Multiple blogs have speculated in the last day that 2012 may see the demise of Logic Pro:
- Bobby Owsinski writes “word has leaked out of Apple Europe (where Logic development is based) that the company has let go virtually its entire Logic team.”
- At MacWorld, Karen Haslam says “There may be no future for Apple’s pro audio application Logic if reports that the company has ‘decimated’ its Pro Audio applications team turn out to be true..”
- “There may be no future for Apple’s pro audio application Logic,” according to Computerworld, “if reports that the company has ‘decimated’ its Pro Audio applications team turn out to be true.”
Yes – and the Mayans may have predicted the demise of Logic Pro in 2012 – if it turns out that Apple actually kills off Logic Pro this year, based on a lost Mayan prophecy.
Should musicians upgrade to Microsoft’s new Windows 8?
Based on initial reports, few Windows users are rushing to upgrade.
But musicians have unique requirements, and Windows 8 promises to deliver better performance for music programs and to allow for new types of Windows multi-touch apps. As iOS developer Rob Fielding (Mugician, Geo Synth) puts it, “Microsoft realizes that music apps are going to push the touch hardware the way that games apps pushed parallel processing.”
Should you upgrade? We’ve received a lot of feedback from readers on Windows 8 already. It falls into four main categories:
This vintage comic from 1972 has Archie time-travelling to the distant future – 2012 – and finding out that all the music is made with computers!
via Cosi Fan Tutti, psychcomm:
The New Radiophonic Workshop makes its debut today on new digital arts service The Space and BBC Radio 4?s Today programme.
While the original BBC Radiophonic Workshop is known for creating classic sound effects and music, between 1958 and 1998, in a makeshift audio laboratory, its successor is virtual.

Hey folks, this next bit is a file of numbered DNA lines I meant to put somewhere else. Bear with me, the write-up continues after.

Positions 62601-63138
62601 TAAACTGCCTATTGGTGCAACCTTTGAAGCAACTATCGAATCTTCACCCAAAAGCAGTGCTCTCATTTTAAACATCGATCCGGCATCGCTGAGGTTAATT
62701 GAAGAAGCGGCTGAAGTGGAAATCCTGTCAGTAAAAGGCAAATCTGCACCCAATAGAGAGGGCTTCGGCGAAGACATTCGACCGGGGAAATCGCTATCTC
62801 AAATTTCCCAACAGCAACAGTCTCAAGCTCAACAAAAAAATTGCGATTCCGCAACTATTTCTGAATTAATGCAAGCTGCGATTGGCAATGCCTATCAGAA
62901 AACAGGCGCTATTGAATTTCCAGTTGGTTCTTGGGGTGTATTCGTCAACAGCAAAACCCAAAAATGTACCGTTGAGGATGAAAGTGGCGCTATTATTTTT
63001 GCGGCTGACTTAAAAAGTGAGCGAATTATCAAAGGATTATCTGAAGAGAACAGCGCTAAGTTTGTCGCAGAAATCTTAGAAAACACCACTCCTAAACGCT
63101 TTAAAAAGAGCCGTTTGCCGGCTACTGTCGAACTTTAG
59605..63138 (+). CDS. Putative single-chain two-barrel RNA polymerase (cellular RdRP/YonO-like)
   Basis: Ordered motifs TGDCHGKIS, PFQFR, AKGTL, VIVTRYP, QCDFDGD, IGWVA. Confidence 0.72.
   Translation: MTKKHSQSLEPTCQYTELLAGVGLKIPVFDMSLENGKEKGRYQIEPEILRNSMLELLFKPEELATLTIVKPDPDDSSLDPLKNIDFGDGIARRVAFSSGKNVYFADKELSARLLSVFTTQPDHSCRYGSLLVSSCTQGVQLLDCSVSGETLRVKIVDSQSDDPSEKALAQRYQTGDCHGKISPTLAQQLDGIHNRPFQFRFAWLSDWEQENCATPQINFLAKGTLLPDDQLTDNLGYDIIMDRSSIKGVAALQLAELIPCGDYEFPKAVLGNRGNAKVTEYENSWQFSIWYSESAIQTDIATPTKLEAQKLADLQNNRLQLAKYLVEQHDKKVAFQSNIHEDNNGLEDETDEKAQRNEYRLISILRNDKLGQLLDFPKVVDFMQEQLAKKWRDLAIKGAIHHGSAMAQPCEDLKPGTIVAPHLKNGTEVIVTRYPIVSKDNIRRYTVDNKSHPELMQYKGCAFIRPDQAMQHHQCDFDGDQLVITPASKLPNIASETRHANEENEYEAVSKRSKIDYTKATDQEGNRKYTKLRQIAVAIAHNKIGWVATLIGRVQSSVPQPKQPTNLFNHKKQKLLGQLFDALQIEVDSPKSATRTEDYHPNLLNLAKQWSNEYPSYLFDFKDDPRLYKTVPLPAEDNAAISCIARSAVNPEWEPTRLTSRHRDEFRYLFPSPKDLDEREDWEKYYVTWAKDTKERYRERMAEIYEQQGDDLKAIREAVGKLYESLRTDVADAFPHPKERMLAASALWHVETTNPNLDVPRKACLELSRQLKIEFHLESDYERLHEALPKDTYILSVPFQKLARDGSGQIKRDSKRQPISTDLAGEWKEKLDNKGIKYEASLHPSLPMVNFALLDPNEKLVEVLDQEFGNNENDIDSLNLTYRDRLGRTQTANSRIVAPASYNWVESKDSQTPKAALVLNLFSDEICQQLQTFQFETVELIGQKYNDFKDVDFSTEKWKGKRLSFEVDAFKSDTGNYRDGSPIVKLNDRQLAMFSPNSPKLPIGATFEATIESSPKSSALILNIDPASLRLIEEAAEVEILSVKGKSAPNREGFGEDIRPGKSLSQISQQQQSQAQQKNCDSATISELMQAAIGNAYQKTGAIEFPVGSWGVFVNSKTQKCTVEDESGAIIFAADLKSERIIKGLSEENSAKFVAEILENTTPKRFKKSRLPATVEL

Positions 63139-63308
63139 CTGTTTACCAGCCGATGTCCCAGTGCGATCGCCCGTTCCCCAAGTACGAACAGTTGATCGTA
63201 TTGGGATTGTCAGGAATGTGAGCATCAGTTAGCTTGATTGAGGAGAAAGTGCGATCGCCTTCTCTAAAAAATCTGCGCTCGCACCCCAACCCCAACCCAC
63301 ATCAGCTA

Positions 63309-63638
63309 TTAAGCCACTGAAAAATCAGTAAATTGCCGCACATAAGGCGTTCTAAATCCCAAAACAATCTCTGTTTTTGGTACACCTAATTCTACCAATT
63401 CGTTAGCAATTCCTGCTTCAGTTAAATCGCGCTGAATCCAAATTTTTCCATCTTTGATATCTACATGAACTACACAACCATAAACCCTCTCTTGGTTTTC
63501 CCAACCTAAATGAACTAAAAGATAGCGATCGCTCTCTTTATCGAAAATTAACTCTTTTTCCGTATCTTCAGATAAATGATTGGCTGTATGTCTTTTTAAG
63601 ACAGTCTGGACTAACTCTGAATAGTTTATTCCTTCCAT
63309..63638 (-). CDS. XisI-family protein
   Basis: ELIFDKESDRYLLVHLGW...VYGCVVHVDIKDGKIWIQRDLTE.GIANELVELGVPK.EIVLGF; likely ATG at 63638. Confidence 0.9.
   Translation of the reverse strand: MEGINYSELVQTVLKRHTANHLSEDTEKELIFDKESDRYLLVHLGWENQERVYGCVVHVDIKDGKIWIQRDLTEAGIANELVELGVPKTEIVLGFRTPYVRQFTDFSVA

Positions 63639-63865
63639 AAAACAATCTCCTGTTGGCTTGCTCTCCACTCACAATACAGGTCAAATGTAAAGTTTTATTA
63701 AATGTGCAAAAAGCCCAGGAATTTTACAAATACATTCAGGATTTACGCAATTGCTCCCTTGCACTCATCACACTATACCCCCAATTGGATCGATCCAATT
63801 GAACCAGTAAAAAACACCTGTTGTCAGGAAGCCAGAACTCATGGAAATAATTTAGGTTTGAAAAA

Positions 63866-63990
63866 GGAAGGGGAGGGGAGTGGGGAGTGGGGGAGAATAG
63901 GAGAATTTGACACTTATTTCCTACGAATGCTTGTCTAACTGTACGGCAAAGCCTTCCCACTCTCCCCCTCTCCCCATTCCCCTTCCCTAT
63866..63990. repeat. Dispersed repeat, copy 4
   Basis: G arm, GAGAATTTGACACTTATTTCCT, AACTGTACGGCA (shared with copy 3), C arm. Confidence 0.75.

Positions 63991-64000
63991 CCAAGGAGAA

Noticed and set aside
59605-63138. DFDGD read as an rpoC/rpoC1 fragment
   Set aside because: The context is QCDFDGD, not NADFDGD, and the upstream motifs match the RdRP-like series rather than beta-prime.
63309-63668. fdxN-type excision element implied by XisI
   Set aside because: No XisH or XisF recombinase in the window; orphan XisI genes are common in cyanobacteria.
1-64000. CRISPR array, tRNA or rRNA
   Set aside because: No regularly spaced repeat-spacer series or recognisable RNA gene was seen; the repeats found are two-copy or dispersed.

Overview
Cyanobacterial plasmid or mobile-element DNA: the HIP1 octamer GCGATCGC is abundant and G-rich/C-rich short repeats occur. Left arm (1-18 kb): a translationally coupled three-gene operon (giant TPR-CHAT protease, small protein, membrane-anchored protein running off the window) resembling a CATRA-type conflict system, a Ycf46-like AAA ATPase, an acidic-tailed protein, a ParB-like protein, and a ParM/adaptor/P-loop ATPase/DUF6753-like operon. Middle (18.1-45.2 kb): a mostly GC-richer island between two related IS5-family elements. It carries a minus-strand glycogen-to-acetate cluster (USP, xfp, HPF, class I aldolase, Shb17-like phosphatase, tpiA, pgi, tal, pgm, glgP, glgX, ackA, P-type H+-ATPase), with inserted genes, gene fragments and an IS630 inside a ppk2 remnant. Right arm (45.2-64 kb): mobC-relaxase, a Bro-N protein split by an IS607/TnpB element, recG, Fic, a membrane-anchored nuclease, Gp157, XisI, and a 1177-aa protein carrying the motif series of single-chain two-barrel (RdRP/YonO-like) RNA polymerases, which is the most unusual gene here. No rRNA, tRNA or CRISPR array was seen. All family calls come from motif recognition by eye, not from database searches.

The Space – the new digital arts service developed by the Arts Council and the BBC – has appointed experimental composer Matthew Herbert as Creative Director of the New Radiophonic Workshop. His mission is to lead seven fellow cutting edge collaborators on ‘an exploratory journey’ to discover new ways of making and presenting sound and music.
The New Radiophonic Workshop builds on the legacy of its predecessor, but rather than being confined to rooms full of equipment in the BBC?s Maida Vale studios, the new unit is a virtual institution, an online portal and forum for discussion around the challenges of creating new sounds, and bringing together music composition and software design.
Matthew Herbert says, ?It is the perfect time for the rebirth of the workshop ? the rapid pace of change in technologies has meant our imaginations are struggling to keep up. By bringing together the people making the technology with people making the music, we are hoping to find engaging answers to some of the modern problems associated with the role of sound and music on the internet, in certain creative forms and within broadcasting.?
This is video, 3D Printed Guitar Orchestra, highlights the potential of 3D printed instruments. In the video, Dave Marks plays a new arrangement of the 3D Printshow Theme, featuring Olaf Diegel’s ODD 3D Printed guitar. This arrangement features multiple harmonised parts, played with Ebows and a variety of effects to create the sound of guitar orchestra!
Has the iPad made digital synths obsolete?
That’s the question raised by a recent MatrixSynth post:
All digital synths are software based. I’ve stopped lusting after them ever since I picked the first gen iPad and Sunrizer and compared it with my Roland JP-8000.
I picked up the JP-8000 new for about $1100 back when it came out. I picked up Sunrizer when it was called Horizon Synth for $4.99. $4.99 for a full blown VA and it sounds great.
You can’t replicate analog, so maybe we will see more of that. As for full blown digital, I can see each having it’s flagship synth for the pro musician on the road, a flagship controller for the iPad, and apps to go along with it.
I think there will always be an audience for each, but there is no denying the iPad has become the new breed of digital hardware synthesis.
This echoes predictions we made when the iPad was introduced: